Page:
In a case closely watched by the high technology industry, a California jury last week rejected Rambus, Inc.’s nearly $4 billion claim, before trebling, that Micron Technology Inc. and Hynix Semiconductor Inc. conspired to block the marketplace penetration of RDRAM, Rambus’s proprietary DRAM technology, in favor of an alternative technology, SDRAM, and its succeeding generations. The result, which received widespread international coverage, was a complete defense victory.
Compass Lexecon was retained separately by each of two law firms to undertake independent economic assessments and provide trial testimony regarding liability and impact on behalf of Micron and Hynix.
Robert Willig, together with a Compass Lexecon team led by Doug Fontaine, Gilad Levin, Yair Eilat, and Rebecca Schindel, was retained by counsel for Micron – Bill Price, Jon Steiger, Robert Becher, and Kevin Teruya of Quinn Emanuel Urquhart & Sullivan, LLP – to develop a thorough economic assessment of the merits of Rambus’ liability and impact claims. Professor Willig and his team analyzed Rambus’s allegations in a rigorous framework focused on factors necessary for the successful formation and implementation of the alleged conspiracy. In his testimony, both written and at trial, Professor Willig emphasized that economic logic and the market data show that the concerted boycott as alleged by Rambus made no economic sense. To test empirically the merits of Rambus’s claim, Professor Willig and his team analyzed voluminous DRAM transactional data and devised a series of statistical tests to compare DRAM pricing across technologies, time and suppliers. Professor Willig found the results inconsistent with a concerted scheme to boycott RDRAM through manipulation of its relative prices.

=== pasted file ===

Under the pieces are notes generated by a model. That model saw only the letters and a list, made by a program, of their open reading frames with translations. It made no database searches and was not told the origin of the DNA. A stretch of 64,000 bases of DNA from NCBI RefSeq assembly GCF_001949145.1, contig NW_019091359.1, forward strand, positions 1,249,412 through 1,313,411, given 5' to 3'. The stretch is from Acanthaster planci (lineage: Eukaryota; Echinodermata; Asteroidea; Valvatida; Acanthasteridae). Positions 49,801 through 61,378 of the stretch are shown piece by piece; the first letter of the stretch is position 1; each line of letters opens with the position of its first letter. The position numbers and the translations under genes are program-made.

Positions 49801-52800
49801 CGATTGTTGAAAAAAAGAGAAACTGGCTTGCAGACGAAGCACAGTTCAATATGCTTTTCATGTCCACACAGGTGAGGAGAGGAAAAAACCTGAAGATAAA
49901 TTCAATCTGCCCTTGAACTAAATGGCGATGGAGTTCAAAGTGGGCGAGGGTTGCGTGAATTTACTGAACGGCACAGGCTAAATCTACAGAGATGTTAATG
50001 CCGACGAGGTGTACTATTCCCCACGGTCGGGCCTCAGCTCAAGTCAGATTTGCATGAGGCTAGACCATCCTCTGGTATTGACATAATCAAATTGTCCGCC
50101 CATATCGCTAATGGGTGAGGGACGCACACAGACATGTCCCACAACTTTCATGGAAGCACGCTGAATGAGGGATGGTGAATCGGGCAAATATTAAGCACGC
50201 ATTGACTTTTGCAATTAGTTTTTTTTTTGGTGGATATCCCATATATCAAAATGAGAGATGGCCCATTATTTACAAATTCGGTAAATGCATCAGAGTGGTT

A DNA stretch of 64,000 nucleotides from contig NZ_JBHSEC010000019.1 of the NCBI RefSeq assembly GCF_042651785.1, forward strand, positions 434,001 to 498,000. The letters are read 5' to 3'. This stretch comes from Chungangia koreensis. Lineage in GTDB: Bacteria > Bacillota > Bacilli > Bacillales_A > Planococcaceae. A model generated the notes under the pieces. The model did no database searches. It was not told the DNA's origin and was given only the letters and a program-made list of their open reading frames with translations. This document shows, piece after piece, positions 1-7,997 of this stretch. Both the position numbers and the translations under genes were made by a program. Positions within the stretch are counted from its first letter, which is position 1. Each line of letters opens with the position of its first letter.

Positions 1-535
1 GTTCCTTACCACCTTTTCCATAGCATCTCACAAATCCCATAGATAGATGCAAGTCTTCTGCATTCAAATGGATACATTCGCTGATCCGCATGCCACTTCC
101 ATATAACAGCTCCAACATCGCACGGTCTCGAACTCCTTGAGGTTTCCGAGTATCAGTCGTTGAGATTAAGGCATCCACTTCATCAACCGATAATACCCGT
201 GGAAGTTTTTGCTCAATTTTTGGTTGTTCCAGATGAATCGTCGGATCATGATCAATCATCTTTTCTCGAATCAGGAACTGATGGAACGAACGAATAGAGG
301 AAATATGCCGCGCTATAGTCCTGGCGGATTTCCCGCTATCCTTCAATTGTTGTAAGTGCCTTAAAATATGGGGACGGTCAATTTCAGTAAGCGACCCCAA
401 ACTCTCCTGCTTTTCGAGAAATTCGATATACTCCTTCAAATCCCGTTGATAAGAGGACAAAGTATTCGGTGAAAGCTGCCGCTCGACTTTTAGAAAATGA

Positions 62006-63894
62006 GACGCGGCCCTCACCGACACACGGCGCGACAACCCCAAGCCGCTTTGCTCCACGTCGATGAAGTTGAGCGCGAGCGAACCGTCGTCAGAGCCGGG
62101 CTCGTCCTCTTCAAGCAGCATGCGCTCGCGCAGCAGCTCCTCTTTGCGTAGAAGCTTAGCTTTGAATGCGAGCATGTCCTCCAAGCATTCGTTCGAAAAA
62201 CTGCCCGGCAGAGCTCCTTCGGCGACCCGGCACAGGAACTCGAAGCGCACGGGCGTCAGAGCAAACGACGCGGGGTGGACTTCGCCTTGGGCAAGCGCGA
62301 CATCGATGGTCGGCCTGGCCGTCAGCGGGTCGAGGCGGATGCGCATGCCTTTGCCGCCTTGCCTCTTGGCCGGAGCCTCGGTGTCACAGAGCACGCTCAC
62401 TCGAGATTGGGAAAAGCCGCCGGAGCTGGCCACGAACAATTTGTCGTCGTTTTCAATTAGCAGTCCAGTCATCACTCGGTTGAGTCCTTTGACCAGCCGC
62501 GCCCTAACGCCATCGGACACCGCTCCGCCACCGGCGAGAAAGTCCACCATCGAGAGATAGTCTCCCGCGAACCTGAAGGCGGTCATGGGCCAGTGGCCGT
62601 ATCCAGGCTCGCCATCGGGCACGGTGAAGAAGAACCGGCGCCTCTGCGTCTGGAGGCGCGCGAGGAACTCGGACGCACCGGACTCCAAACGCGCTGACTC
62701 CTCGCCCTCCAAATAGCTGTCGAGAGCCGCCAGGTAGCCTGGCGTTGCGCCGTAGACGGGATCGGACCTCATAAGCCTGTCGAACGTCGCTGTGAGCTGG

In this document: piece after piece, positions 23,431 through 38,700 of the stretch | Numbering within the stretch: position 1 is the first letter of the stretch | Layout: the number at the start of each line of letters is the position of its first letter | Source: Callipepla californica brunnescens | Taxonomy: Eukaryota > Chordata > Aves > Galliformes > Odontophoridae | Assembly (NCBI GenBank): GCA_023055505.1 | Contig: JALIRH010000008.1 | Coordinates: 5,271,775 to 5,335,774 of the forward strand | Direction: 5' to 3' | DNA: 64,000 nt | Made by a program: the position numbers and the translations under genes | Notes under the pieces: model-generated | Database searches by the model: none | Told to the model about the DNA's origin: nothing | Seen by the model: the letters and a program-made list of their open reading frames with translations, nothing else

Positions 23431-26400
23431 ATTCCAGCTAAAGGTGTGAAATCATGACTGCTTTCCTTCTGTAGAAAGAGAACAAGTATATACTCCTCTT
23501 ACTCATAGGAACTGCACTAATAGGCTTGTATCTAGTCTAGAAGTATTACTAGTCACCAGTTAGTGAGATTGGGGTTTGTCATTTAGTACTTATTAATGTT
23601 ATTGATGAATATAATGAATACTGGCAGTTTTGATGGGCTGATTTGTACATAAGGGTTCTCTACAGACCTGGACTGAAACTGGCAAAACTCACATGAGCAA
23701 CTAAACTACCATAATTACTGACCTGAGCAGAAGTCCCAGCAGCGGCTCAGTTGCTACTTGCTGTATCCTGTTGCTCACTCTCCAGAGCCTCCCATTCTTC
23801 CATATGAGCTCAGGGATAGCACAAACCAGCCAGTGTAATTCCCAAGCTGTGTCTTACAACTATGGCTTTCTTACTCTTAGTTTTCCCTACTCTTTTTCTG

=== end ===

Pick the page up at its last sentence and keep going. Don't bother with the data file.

Janusz Ordover, along with a Compass Lexecon team led by Jith Jayaratne, Assaf Eilat, and Brianne Limber, was retained by counsel for Hynix – Tad Allan, Kenneth Nissly, Ken O’Rourke, and Susan van Keulen of O’Melveny & Myers – to develop a comprehensive economic framework to assess the merits of Rambus’ claim that Hynix acted in concert with other DRAM manufacturers to disadvantage RDRAM. Professor Ordover and his Compass Lexecon team tested Rambus’ claims regarding Hynix’s pricing conduct through a comprehensive analysis of the RDRAM price data on record. They developed specific tests of Rambus’ claims by focusing on the rates of decline of Hynix’s RDRAM prices alone and relative to the prices of other DRAM technologies. The analyses demonstrated that Hynix’s conduct was inconsistent with Rambus’ allegations of RDRAM price manipulations and also inconsistent more generally with the cartel alleged by Rambus. Further, Professor Ordover and his team created detailed analyses of Hynix’s RDRAM pricing to a major OEM that demonstrate that Hynix’s RDRAM pricing conduct was consistent with unilateral behavior. In addition, the Compass Lexecon team worked closely with Hynix’s counsel to provide extensive litigation support, including analyses of the massive data on the record used by Hynix counsel to create trial graphics and to develop litigation strategy.